How Conducting an Employee Performance Improvement Plan Properly Will Make You a Better Manager
From an employee’s perspective who may not be doing the job to his or her greatest potential, a Performance Improvement Plan (PIP) often means the first step in being fired. From the perspective of a manager, it presents an opportunity to give that employee another chance to be successful, and make meaningful improvements. Unfortunately, many companies handle PIPs the wrong way. In this article, we will look at how a PIP can be effective in turning around an employee’s performance, if that is the outcome that both employee and manager want to see.
PIPs help managers, too
In his 1954 book The Practice of Management, the first book written about management as a profession, Peter Drucker said that a manager’s primary role is to “make people productive.”
The five functions of a manager detailed in this business classic include:
- Setting objectives
- Motivating and communicating
- Establishing targets and performance
- Developing people
Number five on Drucker’s list is developing people, which includes the manager developing him or herself. Conducting a Performance Improvement Plan is a perfect opportunity for managers to sharpen their own skills in motivating and communicating, establishing targets, measuring performance and developing people.
A framework for conducting a Performance Improvement Plan
When an employee is underperforming, and the manager is willing to give them one more chance to turn it around, a PIP gives the employee the opportunity to be successful while being accountable for their past performance. A basic framework for conducting a PIP with an employee who is willing to take responsibility for rising to the occasion and improving their job performance includes:
1.) Document the main performance issues.
- What are the grounds for the PIP?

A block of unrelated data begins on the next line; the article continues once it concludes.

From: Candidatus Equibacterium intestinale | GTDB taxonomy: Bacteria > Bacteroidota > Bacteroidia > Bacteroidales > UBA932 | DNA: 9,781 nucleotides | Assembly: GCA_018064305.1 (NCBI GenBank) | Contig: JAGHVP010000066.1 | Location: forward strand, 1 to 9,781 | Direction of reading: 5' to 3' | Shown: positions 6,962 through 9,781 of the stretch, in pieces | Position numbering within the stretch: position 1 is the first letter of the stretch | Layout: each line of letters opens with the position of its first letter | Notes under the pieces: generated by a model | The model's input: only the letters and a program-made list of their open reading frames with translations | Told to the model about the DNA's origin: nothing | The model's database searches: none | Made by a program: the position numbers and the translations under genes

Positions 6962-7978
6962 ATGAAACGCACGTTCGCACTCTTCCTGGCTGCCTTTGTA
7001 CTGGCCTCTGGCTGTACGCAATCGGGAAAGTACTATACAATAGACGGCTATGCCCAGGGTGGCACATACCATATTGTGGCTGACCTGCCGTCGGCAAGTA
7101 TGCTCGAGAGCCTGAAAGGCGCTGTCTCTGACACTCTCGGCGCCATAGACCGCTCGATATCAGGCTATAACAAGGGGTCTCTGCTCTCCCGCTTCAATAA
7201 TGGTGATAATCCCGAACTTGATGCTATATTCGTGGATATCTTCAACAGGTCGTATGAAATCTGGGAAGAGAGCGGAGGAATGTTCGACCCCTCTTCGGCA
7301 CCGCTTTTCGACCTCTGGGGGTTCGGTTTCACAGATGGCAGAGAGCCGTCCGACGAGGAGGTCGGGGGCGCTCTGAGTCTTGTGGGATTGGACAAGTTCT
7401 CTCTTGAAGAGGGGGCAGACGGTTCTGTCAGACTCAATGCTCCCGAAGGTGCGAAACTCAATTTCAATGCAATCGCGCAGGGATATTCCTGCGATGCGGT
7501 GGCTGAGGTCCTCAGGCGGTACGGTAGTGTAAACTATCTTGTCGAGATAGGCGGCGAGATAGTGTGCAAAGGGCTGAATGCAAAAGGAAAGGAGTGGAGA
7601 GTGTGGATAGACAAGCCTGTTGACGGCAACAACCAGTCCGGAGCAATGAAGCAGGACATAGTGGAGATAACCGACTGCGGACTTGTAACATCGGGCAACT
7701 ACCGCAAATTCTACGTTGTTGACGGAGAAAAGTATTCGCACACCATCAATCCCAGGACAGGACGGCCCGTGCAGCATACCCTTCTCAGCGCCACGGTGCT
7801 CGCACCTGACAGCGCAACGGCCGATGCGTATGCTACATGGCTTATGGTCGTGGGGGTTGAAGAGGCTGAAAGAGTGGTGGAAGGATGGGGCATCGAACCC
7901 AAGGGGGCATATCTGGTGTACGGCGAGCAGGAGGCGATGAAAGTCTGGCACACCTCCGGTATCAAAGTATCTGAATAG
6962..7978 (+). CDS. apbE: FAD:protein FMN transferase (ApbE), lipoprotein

- Provide examples that clarify the pattern of unacceptable performance.
2.) Develop a plan to resolve the performance issues.
- What are the objectives of the PIP?
- What will success look like?
3.) Set clear expectations
- Work with the employee to set SMART goals.
- Set target dates for achieving the PIP objectives. (commonly 60 to 90 days)
4.) Inform employee of the resources available such as training, coaching or mentoring
5.) Monitoring and follow-up
The manager needs to schedule regular meetings to monitor the employee’s progress and allow the employee to ask questions and seek guidance. He or she must avoid becoming emotionally involved in the situation while being considerate of the employee’s feelings while the PIP process is playing out. Endeavor to give candid answers when the employee asks questions about the PIP process and the possible outcomes. Finally, avoid using a PIP as a threat to intimidate an employee to modify their behavior or performance.
What about mixed results?
A PIP is not a miracle worker. An employee who has been placed on a PIP may have shown some areas of improvement between 60 and 90 days, but there is still room for improvement. In cases like this, a manager has a couple of options.
- Revisit the objectives of the PIP and make sure that they were realistic and achievable given the time constraints.
- Consider extending the deadline if acceptable progress has been made so far.
- Assess whether it looks like the employee may not be a good fit for the demands of the position and whether termination is the best solution.
Tips for delivering the PIP
The legal blog Law360 offers some smart tips on how to deliver a PIP. It recommends that when a manager must deliver a PIP to an employee, that it is done in a face-to-face meeting, in a private setting and with an HR representative present who will serve as a witness. The presence of the HR representative can lower the dial on the potential for tension and it can help to keep the meeting on track. The HR representative can deliver the details of the PIP if the relationship between the manager and the employee is not ideal.
The manager must set reasonable performance standards in the PIP, and must be candid about how the employee performed in the PIP. If the employee is ultimately terminated and files an employment discrimination lawsuit, the PIP should contain clear documentation about whether the employee’s performance improved to meet the company’s expectations in the PIP.
Concluding the PIP
If the employee is not committed to improvement and chooses not to participate fully in the PIP, the manager might consider ending the PIP, reassigning the employee to another position or terminating their employment.
If the employee does show commitment to the PIP process and their performance does improve. the manager should conclude the PIP and allow the employee to carry on with their work.